And with that, Piniella ended the postgame media session.
Ryan Theriot, who got the only hit off Wolf, an RBI single with two outs in the third, concurred regarding the team's pain threshold.
"It's hard to play in it sometimes, too," Theriot said. "You just have to stay positive and continue to work and you know things are going to turn around. It can't get any worse.
"This is a game where Randy [Wells] really threw the ball well and gave us a chance to win," Theriot said. "From an offensive standpoint, it's upsetting for me that we couldn't do more for him."
Wells (9-6) was vying for his 10th win, which would not only lead the team but make him the first Cubs rookie to reach double-digit wins since Kerry Wood won 13 games in 1998. In the past 40 seasons, only five Cubs rookie pitchers have won at least 10.
The young right-hander was victimized by a lack of run support and an ill-timed bobble. Wells gave up seven hits, walked two and struck out three over 6 2/3 innings.
The Dodgers' only runs came in the second, and both were unearned. They had one on and two outs when Orlando Hudson bounced a ball toward Aramis Ramirez, who muffed it for an error. Hot-hitting Wolf, coming off a three-hit game at Arizona, followed with a two-run double.
"You never want the pitcher to be the one to drive in the runs," Wells said.
Sam Fuld walked with one out in the Chicago third, and he scored one out later on Theriot's single to make it 2-1. Theriot was caught stealing to end that inning. Wolf then retired 10 in a row before Derrek Lee walked with one out in the seventh. That was it.
"He's got a lot of confidence," Dodgers manager Joe Torre said of Wolf. "Pitching is like hitting -- you get in a groove and you can't wait to get out there. He certainly has helped himself the last couple games with his bat."
The last time the Cubs were held to one hit was Aug. 31, 2005, when Derek Lowe did so with the Dodgers at Wrigley Field. Wells did walk two batters in the fourth, and said he lost his focus a little. You can count his mistakes on one hand. He didn't make many.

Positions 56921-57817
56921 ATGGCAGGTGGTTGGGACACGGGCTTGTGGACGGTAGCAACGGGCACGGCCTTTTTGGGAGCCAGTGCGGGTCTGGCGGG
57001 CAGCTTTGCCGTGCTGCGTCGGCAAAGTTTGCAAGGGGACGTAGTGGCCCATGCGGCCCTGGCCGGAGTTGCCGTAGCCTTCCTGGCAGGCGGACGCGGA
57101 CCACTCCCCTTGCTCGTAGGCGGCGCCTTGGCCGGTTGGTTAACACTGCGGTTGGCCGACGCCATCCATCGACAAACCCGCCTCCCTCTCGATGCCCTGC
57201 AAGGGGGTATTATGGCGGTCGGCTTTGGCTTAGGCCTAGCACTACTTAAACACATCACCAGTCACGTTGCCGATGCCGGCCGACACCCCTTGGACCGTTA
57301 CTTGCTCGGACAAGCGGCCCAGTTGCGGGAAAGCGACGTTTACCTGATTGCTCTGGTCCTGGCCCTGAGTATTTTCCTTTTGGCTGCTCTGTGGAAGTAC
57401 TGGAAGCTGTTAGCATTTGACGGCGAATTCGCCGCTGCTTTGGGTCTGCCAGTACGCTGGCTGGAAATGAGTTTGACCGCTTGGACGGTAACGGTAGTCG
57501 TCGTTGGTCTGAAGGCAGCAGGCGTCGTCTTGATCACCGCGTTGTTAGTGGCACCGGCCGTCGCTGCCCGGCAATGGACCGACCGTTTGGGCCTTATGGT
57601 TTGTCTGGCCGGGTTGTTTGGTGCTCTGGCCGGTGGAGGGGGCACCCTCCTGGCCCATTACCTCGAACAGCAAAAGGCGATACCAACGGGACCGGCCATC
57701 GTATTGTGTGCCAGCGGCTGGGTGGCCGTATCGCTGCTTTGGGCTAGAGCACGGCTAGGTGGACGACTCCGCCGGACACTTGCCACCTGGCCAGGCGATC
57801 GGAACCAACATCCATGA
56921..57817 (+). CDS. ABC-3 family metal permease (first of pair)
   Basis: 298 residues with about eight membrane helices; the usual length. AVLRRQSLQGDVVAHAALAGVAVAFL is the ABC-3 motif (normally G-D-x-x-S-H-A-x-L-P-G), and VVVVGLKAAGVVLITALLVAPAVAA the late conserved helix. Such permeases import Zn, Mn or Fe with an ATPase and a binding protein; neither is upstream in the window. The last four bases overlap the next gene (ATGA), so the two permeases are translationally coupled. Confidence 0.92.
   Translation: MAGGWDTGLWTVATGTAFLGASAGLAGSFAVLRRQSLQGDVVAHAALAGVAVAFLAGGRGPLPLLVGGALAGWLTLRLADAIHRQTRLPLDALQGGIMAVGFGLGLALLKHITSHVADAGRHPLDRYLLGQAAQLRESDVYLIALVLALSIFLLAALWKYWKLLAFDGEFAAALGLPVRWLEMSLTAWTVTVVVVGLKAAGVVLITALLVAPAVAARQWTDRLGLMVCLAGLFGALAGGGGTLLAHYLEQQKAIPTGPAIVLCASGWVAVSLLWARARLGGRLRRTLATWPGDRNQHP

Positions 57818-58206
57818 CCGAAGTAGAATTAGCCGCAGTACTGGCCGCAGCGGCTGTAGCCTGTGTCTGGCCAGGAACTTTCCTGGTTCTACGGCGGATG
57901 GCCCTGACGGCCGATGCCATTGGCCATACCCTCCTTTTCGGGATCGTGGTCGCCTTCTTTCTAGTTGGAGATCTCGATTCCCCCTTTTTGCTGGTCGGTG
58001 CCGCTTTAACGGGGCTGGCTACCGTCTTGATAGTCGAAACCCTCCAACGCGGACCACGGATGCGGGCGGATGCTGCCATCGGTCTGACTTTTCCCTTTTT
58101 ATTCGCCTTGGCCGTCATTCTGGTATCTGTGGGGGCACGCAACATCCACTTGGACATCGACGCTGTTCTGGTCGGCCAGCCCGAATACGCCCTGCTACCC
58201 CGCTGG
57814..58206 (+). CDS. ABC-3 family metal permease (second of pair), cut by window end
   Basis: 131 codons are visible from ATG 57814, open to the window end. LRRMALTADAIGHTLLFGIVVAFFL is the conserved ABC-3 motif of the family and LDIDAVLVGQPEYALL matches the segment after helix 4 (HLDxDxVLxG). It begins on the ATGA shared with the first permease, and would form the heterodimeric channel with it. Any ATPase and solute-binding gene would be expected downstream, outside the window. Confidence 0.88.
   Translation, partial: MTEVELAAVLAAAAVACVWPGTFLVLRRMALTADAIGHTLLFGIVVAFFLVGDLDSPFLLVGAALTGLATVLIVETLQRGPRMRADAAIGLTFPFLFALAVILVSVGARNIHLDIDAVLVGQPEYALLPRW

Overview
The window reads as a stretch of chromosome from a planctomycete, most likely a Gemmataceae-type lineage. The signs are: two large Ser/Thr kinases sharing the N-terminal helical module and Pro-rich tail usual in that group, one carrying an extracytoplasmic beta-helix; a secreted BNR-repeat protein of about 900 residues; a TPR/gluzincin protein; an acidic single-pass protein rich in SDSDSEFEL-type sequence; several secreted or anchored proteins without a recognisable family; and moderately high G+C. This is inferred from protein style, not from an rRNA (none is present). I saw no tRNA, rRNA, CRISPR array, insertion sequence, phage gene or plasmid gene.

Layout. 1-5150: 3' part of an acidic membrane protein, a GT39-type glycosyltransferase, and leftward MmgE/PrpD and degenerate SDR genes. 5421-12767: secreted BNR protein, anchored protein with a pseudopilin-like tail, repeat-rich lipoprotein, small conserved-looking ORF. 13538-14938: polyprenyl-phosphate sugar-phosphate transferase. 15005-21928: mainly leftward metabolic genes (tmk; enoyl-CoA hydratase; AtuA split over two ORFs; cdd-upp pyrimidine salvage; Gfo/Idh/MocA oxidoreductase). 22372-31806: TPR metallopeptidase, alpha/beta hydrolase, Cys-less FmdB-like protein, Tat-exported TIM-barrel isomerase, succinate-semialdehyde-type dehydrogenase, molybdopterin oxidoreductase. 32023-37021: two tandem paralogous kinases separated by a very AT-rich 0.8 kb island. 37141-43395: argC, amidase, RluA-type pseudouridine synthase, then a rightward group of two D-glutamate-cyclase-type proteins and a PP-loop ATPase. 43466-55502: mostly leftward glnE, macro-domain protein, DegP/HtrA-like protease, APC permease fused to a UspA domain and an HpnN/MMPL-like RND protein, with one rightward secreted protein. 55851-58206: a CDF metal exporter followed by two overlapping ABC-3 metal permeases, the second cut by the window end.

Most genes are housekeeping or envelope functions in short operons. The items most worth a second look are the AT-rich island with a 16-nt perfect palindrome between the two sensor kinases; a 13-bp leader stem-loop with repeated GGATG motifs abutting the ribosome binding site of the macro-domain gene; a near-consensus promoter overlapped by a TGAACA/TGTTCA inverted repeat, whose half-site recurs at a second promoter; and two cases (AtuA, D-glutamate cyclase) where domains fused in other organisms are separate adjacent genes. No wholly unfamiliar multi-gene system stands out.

"My game plan was pretty much dead-on of what I wanted to do all day, which was be aggressive and attack the zone and I did that," Wells said. "That one inning [the second], I got a little too fine. You can say with runners on base, you knew Randy Wolf would swing on the first pitch, but I threw the same pitch to Manny Ramirez and he popped it up. Hindsight, 20-20, whatever, it was a bad pitch, he hit it, and drove in the runs and that's all they needed."
Speaking of Ramirez, Fuld robbed him of a potential home run leading off the Dodgers' eighth as the rookie center fielder made a leaping grab at the wall in right-center.
"I read it off the bat and knew it was going to be a close one," Fuld said. "I didn't know exactly where it was going to land, but I felt I didn't need to try to climb. I felt like if I could time it perfectly, that would be enough, and it was, just barely."
The only other good news for the Cubs was that St. Louis also lost Friday to San Diego, so Chicago remained seven games back in the National League Central. The club is now 10-16 against NL West teams and 3-12 on the road vs. the West.
In the ninth, Jonathan Broxton got Theriot to ground out and struck out Milton Bradley and Lee to end the game and pick up his 27th save.
"Obviously, it's a tough loss," Fuld said. "You hate to lose games like that. It would've been a sweet way to win to come back in the ninth. You have to give credit to Wolf. It was a heck of a game. It just seems to be the way things are going -- we're losing a lot of tough games."
Do the Cubs still have a chance?
"I think so," Theriot said. "We've got about 40 games left. Anything's possible. We haven't hit that hot streak yet. There's no reason to think we can't do it. If we come together and start scoring some runs, anything is possible. We've got three more games with St. Louis, so that's good."
That's not until Sept. 18-20. By then, it could be too late.